Raising a fist for BLACK POWER


On Jan. 18, community members at George Floyd Square honored the late Rev. Dr. Martin Luther King, Jr. by raising a fist.
A little after noon, Jordan Powell Karis, with a team of artists and volunteers, hoisted a newly fabricated metal “Black Power” fist, replacing the iconic wooden fist that had defined the center of 38th St. and Chicago Ave. since June.
For Powell Karis, who created the original sculpture, the fist represents power to the people, and “it’s the people who made it happen.”
“We all take it very special to our hearts to be able to participate in this way,” said Powell Karis. “This is a protest, so this is where we as a community come together in protest. We’re protesting right now.”
In early December, the wooden fist was replaced by a wooden open hand to hold space in the Square while they created the more durable metal sculpture.
Among the artists was lead fabricator Seven Bailey, a nearby resident who teaches at Chicago Avenue Fire Arts Center. Contacted a month prior, Bailey assembled a crew of about a dozen people who rotated in and out over a one-week period. Working with Powell Karis, they templated the wooden fist to be sure this one held true to the original. They cut it, created an inner frame structure and began to build – with some crews working on the base, some on the forearm, others on the fist – then collaborating to fit it all together.
That the fist is now made of metal might surprise those who thought the original was made of metal. Even Bailey thought so, at first look.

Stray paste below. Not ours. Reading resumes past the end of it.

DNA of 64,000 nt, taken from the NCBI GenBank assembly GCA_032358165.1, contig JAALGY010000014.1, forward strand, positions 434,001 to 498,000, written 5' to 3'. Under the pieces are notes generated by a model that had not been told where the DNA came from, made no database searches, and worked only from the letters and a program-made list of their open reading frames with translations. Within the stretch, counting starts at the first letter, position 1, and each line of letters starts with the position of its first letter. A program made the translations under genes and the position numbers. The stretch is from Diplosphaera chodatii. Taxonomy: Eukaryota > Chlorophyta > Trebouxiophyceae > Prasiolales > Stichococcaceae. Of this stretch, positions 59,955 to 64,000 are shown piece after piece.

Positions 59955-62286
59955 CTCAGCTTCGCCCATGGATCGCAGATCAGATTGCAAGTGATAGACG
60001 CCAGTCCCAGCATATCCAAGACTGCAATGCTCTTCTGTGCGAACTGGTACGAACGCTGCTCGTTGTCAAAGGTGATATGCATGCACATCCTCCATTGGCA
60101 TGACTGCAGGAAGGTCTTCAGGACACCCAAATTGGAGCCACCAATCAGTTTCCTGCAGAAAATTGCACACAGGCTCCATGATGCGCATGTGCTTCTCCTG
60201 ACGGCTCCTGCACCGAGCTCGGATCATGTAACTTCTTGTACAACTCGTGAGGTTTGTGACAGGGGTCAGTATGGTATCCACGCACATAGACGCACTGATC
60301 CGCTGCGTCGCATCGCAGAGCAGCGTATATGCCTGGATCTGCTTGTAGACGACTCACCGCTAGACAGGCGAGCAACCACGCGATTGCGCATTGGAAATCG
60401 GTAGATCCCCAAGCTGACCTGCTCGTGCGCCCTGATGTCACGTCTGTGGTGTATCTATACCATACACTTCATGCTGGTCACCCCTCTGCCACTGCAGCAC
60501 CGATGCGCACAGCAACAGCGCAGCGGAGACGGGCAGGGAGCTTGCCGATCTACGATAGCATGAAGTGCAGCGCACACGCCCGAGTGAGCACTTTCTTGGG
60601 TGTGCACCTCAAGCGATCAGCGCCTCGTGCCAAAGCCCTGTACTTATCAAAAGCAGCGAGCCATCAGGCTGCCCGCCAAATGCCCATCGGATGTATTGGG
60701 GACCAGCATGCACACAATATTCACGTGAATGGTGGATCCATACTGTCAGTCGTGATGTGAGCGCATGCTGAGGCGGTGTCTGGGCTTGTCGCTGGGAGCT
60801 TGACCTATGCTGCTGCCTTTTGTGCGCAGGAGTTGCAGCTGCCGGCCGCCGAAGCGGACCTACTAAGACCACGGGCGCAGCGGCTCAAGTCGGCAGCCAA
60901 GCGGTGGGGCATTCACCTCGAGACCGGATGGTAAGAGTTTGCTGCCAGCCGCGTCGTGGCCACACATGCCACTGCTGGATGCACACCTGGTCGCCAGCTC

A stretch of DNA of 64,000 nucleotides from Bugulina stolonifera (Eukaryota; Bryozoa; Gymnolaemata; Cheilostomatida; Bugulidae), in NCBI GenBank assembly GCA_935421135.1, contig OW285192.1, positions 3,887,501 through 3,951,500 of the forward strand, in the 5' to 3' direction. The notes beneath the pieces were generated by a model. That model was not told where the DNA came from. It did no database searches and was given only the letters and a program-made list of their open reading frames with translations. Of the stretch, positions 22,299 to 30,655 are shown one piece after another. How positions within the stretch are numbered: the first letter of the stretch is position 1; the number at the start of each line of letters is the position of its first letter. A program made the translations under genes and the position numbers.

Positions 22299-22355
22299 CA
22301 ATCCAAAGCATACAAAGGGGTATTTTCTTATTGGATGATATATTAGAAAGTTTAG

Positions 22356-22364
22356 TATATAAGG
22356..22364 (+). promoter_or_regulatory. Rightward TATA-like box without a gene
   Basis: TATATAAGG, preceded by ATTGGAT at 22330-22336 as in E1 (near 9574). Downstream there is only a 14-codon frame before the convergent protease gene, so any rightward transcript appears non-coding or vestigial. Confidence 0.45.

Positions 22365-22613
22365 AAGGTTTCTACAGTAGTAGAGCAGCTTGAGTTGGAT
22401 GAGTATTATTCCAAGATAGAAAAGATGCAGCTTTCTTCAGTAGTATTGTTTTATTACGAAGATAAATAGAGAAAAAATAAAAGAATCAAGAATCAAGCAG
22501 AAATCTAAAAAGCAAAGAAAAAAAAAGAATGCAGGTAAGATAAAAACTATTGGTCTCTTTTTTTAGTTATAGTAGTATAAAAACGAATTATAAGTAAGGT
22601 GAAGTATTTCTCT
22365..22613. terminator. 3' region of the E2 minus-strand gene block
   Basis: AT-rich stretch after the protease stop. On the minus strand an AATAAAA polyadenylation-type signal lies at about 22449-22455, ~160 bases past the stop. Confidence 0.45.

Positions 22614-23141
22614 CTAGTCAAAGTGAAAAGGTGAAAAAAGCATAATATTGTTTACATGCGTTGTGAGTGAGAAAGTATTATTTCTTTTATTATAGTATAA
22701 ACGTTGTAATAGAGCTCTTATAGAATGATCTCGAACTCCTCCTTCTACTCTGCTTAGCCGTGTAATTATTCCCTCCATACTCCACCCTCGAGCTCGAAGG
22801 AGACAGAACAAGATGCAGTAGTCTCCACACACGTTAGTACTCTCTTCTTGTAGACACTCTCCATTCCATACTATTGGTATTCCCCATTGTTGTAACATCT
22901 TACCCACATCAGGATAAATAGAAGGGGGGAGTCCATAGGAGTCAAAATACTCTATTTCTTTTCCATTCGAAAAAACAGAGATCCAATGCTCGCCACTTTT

“‘Til I got close to it, [then] I was like, ‘Oh, that’s wood,’ and I thought to myself, I hope somebody makes it out of metal,” said Bailey. “I just didn’t know I would get to make it out of metal.”
Onlookers cheered as the fist was raised. Travelers from Pensacola, Fla., who were in town for just two days, were grateful the timing coincided with their visit to George Floyd Square.
“It’s great to come down here at the time when it’s happening, you know?” said Felipe Jackson.
“Perfect timing,” Javen Jackson added.
Mecca Jackson appreciated seeing the community support, "especially on MLK Jr. Day."
For Bailey, who lives just four blocks away from 38th St. and Chicago Ave., this was an opportunity to create with the community.
“I don’t think there’s anything better that we can be doing on MLK Jr. Day, honestly. This is just proof we can keep creating, we can keep building, we can keep coming together, because that is what all of this has really shown us, is that a community is big, and it is vast,” they said. “And things like public art truly unite folks.”
Community members continue to hold space at George Floyd Square as they call for justice for the murder of George Floyd by the Minneapolis police. Their 24 demands for justice are found in Resolution 001 at


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